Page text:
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4 min read

Can Dogs Get Rashes?


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So your furry friend is covered in hair, right? It would be pretty hard to notice a rash due to their permanent “clothing”, but do dogs get rashes?

Can Dogs Get Rashes?


Although, rashes may not be noticeable on your dog unless they become very extensive, spreading to areas like the belly where there may be less hair covering, or cause irritation resulting in itching and scratching. A variety of conditions can result in rashes, much like in us. Bacterial or viral infections, parasitic or fungal infections, allergies, or exposure to heat and high humidity are all culprits that can cause rashes in our canine companions.

Does My Dog Have a Rash?

Because your dog's skin is not as readily visible due to their furry covering, rashes may go undetected at first, until more obvious symptoms appear. Aside from redness and discoloration of skin, some other symptoms of rash in our furry friends are:

  • Flaking skin

  • Hot spots and open sores

  • Scratching

  • Biting at skin

  • Dull hair coat

  • Loss of hair

If your dog is experiencing a rash there could be a variety of causes. Rashes in dogs can be caused by:

  • Allergies: skin irritants or dietary factors are common causes

  • Dermatitis

  • Parasites: ticks, fleas, mange are all common culprits

  • Fungal infections: yeast, ringworm

  • Heat rash from exposure to heat and humidity

  • Bacterial infection: impetigo may occur in puppies

  • Viral infection

  • Reaction to medication

A compromised immune system will often be a contributing factor to a rash.

Your veterinarian can take a scraping of skin and examine it under the microscope which may reveal parasites. Blood and urine tests may help uncover bacterial or viral causes of a rash. Letting your veterinarian know what exposures your dog has had, prior to developing the rash, may help narrow down an allergic reaction to a medicine, detergent, or dietary factor. Diagnosing the cause of the rash is important in determining appropriate treatment, so any information you can provide on your dog's medical history and what may have triggered the rash will be helpful.

Please see the following guides for more information on skin rashes and possible conditions causing them in your dog:

Skin Rash in Dogs

Skin Reaction to Drugs in Dogs

Yeast Dermatitis in Dogs

Skin Rash Due to Contact with Irritants in Dogs

Skin Reaction to Allergies in Dogs

Skin Reaction Due to Parasites in Dogs

How Do I Treat My Dog’s Rash?

If an allergic reaction is the cause of your dog's rash, removing the allergen, if possible, making changes to diet, and treatment with antihistamines or steroids will decrease the allergic reaction and the resulting rash.

Heat rash can be treated with removal of the dog from the hot environment and the application of cool wet cloths, calamine lotion, and topical hydrocortisone creams.

Fleas, ringworms, mange, and other fungal or parasitic infections can be treated with antiparasitic medications, medicated shampoos and dips.

Bacterial infections may require antibiotics and topical treatment with chlorhexidine, hydrogen peroxide or benzoyl peroxide.

Supportive care for rashes includes bathing with soothing hypoallergenic shampoos and vacuuming and cleaning your dog's bedding to remove irritants and parasites. Aloe vera and oatmeal sprays may soothe irritated rashes.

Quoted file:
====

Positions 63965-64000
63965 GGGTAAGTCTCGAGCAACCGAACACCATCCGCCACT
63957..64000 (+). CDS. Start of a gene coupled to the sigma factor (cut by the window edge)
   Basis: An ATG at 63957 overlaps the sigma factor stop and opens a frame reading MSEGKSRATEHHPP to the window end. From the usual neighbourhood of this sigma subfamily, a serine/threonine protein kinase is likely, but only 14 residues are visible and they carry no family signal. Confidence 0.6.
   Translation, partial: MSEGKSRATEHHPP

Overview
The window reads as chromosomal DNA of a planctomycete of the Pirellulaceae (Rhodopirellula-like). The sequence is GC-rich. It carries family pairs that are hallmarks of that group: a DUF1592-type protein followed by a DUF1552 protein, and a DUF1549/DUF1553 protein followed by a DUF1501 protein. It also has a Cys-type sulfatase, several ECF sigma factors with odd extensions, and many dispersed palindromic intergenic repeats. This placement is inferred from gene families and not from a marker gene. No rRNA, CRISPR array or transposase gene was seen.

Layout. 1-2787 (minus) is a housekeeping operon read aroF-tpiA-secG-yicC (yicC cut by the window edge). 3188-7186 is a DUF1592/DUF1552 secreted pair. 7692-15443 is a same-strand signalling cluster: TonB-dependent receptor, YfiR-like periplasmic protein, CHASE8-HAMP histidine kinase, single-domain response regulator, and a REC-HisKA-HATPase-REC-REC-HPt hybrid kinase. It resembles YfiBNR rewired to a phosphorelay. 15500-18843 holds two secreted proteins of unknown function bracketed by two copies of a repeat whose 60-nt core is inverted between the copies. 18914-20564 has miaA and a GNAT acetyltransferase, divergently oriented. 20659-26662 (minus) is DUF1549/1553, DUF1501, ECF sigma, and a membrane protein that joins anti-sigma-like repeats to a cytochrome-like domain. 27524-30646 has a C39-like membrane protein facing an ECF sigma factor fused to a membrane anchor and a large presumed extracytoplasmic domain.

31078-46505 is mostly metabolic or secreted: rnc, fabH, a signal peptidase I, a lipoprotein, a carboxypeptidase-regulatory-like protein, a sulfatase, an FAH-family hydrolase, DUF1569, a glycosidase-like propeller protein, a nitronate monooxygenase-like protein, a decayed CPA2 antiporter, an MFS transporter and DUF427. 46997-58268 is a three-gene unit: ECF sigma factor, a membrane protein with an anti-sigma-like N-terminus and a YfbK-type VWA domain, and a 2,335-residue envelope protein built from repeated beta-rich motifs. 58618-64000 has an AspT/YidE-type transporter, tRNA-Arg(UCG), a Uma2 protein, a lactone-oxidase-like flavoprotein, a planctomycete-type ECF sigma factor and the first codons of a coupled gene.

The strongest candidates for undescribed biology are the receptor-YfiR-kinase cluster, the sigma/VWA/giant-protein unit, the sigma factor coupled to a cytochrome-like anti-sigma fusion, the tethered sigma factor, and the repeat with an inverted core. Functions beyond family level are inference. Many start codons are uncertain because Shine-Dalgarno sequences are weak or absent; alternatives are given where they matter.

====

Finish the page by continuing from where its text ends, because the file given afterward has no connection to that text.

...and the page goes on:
How Are Rashes Similar in Dogs and Humans?

Rashes in dogs and people have many things in common.

  • Bacterial, fungal, parasitic, or viral infections can result in rashes

  • Allergies are a very common cause of rashes in dogs and people and are treated in a similar fashion

  • Dietary factors are often causes of rashes in dogs or people

  • Rashes can be itchy and result in secondary skin conditions

  • Compromised immune system is often associated with manifestation of rashes

  • A combination of factors is often responsible for a rash occurring

How Are Rashes Different in Dogs and Humans?

There are some differences in how dogs are affected by rashes.

  • Because your furry friend is covered in a hair coat, manifestation of a rash may not be noticed until it extends to delicate skin and/or causes itching or noticeable sores and other secondary conditions.

  • Parasitic infections, especially fleas and mange, are much more common in dogs than people. Fleas and mites require a hairy host to complete their life cycle and only live briefly on people before finding a preferred host.

Case Study

A Greyhound mix, adopted from a rescue, is covered in fleas and exhibiting a terrible rash with flaking skin and open sores. The adoptive family treats their new friend for fleas and provides soothing skin treatments and medication to heal sores and skin conditions. Several months later, although the fleas are gone, and much of the skin condition has improved, red irritated skin still remains. The veterinarian that works with the rescue agency recommends changing the dog’s diet to a gluten free diet, with lots of protein. This makes a difference, and the dog’s remaining skin condition clears up after several weeks on his new diet.

It is not uncommon for a combination of factors, including a compromised immune system, to contribute to a rash and several treatments may be necessary to resolve skin conditions, which are especially common in neglected rescue animals.

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